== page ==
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You can pass NULL to the pointer, therefore you have to check if the pointer variable is NULL. That is the only reason why the reference is bit more efficient.

Other then that, compilers are implementing references as pointers.

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You don't have to check. You could document the behaviour of your function as undefined for NULL input. –  Oliver Charlesworth May 29 '11 at 12:32
    
@Oli No, you don't have to check, but is always good, because NULL is a valid value for a pointer. –  BЈовић May 29 '11 at 12:59
    
@VJo: Indeed. But that doesn't mean you have to check. Simply put "a NULL value leads to undefined behaviour" in the comments. In these situations, at most, I'd put an assert. –  Oliver Charlesworth May 29 '11 at 13:11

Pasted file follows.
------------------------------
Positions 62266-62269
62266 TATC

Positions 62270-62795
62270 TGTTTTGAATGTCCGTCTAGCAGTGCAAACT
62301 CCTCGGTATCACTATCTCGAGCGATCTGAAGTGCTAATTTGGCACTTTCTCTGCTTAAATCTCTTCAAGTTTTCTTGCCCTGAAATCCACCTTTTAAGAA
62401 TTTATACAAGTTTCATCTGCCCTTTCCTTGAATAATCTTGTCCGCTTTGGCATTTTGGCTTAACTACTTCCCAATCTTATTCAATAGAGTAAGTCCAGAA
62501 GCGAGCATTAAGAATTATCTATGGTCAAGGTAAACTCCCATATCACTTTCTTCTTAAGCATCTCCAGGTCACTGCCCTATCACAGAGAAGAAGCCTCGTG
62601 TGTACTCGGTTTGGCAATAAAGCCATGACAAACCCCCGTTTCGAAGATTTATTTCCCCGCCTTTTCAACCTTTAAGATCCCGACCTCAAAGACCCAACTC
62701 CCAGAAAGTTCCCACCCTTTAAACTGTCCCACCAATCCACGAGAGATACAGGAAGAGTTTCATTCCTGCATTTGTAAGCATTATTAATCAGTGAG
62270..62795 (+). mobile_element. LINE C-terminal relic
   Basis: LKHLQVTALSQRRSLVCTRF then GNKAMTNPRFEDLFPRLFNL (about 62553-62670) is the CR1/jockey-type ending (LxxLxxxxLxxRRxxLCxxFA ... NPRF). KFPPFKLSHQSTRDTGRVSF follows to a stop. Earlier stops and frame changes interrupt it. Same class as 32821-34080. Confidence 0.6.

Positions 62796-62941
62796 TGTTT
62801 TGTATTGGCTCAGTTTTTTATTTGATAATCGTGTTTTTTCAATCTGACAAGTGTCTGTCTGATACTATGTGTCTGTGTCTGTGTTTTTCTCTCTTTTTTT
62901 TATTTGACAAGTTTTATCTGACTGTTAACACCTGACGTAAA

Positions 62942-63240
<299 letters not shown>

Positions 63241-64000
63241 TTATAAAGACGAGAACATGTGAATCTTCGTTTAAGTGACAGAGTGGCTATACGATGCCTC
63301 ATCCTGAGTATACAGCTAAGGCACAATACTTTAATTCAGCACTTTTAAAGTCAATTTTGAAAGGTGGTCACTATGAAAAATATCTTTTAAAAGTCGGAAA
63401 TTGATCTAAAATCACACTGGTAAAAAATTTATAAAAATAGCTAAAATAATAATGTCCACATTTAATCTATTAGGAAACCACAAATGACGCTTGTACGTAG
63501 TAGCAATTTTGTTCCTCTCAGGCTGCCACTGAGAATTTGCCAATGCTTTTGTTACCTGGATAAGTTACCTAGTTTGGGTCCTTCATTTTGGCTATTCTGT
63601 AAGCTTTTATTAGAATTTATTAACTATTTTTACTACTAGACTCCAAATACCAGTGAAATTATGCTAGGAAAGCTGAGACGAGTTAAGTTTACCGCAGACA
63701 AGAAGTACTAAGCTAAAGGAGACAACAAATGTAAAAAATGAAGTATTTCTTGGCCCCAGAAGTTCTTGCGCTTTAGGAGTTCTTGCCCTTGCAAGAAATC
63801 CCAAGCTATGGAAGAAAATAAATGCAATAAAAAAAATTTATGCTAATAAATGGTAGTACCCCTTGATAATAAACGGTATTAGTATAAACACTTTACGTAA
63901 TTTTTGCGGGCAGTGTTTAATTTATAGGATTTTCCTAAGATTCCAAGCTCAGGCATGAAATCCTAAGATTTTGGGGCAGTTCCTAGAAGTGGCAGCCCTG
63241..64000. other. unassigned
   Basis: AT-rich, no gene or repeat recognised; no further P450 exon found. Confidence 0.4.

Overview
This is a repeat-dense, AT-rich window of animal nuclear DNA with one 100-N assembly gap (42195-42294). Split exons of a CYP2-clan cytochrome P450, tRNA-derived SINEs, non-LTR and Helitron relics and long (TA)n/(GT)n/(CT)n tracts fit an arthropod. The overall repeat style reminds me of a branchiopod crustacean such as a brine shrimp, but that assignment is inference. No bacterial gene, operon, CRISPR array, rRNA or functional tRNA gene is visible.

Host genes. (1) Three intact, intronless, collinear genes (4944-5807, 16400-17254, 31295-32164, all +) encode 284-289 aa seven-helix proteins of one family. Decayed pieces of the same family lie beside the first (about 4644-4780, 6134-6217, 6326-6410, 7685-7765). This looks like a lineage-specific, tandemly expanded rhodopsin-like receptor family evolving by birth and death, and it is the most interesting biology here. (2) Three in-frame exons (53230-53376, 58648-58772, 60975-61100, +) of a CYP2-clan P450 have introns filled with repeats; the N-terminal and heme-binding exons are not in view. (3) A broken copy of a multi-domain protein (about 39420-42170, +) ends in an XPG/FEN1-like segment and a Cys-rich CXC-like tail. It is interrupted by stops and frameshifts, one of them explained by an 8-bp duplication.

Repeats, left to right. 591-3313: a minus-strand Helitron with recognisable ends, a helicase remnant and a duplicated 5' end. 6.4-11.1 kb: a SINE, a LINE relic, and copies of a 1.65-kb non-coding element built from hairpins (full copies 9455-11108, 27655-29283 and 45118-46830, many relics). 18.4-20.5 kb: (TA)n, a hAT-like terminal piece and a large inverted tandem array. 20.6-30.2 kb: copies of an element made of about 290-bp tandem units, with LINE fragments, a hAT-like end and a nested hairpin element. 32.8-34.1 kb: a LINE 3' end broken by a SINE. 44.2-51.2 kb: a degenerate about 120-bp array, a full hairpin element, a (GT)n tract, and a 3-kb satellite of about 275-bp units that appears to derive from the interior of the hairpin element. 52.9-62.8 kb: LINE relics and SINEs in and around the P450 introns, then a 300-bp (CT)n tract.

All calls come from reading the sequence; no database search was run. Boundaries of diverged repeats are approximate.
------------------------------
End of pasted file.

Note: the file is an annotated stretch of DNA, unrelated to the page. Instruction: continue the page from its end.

@Oli Even the assert is a check. But we are talking about micro optimizations :P –  BЈовић May 29 '11 at 13:14
    
Standard library functions perform no such checks. –  nbt May 29 '11 at 13:33

C++ References work like "permanently dereferenced" pointers under the hood. I would expect the performance to be the same. However since a reference's pointee can't be reassigned the compiler might be able to apply more optimizations that can't be used for raw pointers.

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nice catch the optimizations. I somehow doubt it since the optimizer should be able to detect whether variables are modified or not (both gcc and Clang use SSA form in the intermediate representation for this). –  Matthieu M. May 29 '11 at 11:10